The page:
“Anyone who does not take his cross and follow me is not worthy of me.” (Matt. 10:38)

TO TAKE UP ONE’S CROSS meant something entirely different to first-century residents of Israel from what it means to twenty-first-century residents of the US. To ancient people, the cross was not a polished piece of jewelry dangling from a gold chain. It was an instrument of execution. To them, taking up one’s cross was a duty enforced on condemned prisoners by Roman soldiers, who made the convict carry his own cross beam to the place of execution. The individual, bent beneath the weight of the cross, knew one thing for certain: He was on his way to death.

How would it change your thinking to consider yourself on the road to death? I don’t mean that in a morbid, pessimistic way, but in a sober, realistic way. When death seems imminent, we have a tendency to view life differently and sort our priorities accordingly. Don’t wait until you have some terminal disease before you begin thinking about eternity!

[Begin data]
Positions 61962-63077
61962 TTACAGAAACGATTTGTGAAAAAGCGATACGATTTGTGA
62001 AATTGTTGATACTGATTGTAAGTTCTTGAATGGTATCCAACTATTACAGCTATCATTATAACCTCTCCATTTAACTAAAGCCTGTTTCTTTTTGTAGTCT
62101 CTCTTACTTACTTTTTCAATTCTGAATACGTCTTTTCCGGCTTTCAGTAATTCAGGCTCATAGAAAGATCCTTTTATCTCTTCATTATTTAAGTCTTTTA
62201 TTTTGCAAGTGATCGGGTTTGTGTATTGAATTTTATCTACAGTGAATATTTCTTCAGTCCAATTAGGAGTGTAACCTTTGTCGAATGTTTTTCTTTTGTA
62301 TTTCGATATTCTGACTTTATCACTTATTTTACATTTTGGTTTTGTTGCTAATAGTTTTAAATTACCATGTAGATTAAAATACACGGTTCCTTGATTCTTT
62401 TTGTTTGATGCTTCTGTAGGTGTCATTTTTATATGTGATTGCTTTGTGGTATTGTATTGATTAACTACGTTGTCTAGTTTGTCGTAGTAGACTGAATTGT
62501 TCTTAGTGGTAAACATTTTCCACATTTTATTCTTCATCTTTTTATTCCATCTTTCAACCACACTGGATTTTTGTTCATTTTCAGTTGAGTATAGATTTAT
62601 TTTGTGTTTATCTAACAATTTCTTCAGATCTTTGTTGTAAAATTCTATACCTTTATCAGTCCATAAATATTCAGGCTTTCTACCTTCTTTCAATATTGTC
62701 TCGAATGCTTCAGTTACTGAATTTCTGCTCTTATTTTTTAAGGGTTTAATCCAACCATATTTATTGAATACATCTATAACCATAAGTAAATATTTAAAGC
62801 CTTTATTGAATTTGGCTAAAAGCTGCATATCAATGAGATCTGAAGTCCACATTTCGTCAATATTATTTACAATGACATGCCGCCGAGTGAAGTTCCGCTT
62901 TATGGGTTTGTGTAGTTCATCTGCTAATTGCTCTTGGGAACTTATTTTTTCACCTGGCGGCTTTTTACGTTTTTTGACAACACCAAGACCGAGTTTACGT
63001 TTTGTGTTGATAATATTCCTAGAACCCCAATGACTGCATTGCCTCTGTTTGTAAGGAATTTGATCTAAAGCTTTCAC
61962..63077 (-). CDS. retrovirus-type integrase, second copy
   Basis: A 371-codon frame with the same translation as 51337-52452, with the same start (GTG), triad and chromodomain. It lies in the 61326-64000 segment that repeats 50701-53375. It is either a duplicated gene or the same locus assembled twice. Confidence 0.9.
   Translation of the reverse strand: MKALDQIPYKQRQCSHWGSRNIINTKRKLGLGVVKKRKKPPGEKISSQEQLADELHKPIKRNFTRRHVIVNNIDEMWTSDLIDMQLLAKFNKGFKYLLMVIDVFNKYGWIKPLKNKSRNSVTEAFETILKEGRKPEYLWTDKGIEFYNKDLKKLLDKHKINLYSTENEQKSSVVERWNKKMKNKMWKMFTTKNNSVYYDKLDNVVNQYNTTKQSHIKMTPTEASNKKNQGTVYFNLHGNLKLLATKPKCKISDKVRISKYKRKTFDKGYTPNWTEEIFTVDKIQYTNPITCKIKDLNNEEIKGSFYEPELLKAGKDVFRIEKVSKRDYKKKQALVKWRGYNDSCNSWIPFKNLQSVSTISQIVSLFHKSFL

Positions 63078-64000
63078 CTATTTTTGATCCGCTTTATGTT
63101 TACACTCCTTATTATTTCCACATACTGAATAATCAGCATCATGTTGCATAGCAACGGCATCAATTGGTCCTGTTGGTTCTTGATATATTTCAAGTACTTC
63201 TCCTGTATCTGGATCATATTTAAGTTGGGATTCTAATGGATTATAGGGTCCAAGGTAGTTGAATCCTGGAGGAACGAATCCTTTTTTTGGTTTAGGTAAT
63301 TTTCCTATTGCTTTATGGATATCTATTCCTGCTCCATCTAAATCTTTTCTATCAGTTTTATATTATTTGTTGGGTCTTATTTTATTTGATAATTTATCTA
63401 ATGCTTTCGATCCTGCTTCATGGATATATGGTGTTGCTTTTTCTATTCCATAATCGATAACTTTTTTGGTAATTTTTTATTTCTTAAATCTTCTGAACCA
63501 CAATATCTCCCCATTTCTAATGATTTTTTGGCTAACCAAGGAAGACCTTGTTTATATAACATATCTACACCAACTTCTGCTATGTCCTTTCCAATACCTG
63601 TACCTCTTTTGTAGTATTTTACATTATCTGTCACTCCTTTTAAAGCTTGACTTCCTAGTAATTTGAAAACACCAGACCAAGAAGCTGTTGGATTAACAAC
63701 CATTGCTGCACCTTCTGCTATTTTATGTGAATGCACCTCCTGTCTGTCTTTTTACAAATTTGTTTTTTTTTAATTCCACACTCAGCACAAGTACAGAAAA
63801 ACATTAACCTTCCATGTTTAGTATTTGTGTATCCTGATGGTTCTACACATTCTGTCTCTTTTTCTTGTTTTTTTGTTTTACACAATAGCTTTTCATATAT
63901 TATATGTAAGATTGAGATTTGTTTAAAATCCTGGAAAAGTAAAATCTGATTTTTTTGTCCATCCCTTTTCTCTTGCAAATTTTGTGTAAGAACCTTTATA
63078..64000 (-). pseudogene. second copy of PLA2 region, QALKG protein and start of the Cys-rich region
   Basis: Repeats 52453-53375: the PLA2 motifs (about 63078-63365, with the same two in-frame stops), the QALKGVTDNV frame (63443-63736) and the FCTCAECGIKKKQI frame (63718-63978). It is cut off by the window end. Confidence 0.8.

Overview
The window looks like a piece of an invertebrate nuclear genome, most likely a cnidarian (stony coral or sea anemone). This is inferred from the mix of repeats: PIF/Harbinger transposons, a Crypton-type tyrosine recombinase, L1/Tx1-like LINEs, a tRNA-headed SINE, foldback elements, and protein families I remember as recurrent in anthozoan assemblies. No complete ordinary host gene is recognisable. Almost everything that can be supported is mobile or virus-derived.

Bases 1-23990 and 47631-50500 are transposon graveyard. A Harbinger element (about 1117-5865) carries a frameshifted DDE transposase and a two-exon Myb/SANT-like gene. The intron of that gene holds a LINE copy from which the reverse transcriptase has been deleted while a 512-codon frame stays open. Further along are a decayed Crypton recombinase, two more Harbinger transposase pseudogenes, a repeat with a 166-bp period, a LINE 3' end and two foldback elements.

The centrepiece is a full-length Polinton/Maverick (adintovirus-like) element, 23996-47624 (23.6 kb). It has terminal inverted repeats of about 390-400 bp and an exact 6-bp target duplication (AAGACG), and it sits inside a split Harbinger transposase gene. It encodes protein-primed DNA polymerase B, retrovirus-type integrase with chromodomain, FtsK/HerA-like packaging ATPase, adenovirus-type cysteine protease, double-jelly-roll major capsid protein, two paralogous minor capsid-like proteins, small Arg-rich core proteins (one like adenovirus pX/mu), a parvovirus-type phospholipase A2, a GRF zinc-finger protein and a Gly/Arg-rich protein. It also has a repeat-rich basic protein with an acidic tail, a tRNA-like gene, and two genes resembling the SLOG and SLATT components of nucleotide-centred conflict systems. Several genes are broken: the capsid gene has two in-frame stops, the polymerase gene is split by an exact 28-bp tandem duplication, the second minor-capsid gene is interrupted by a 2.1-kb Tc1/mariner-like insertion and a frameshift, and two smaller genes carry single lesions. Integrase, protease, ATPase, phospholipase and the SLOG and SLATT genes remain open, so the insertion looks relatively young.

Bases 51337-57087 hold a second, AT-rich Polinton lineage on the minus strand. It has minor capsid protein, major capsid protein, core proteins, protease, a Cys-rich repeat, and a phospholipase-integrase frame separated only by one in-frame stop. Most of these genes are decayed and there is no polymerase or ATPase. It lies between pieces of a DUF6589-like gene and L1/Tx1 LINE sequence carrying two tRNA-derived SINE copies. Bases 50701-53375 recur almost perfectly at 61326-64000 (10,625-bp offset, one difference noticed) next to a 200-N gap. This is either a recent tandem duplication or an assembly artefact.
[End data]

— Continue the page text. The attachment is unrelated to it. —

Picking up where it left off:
Dietrich Bonhoeffer, a German minister, was offered a teaching position in 1939 at a distinguished American seminary. He declined in order to return to his native Germany, knowing full well that, as a dedicated Christ-follower and opponent of the Nazi regime, he would be a marked man. However, he had taken up his cross, regardless of the circumstances, and he was prepared to lay down his life.

Practice the daily discipline of taking up your cross.

Ron McClung serves as assistant general secretary for The Wesleyan Church and lives in Fishers, Indiana, with his wife, Carol. They have two sons, nine grandchildren, and two great-granddaughters.

© 2018 Wesleyan Publishing House. Reprinted from Light from the Word. Used by permission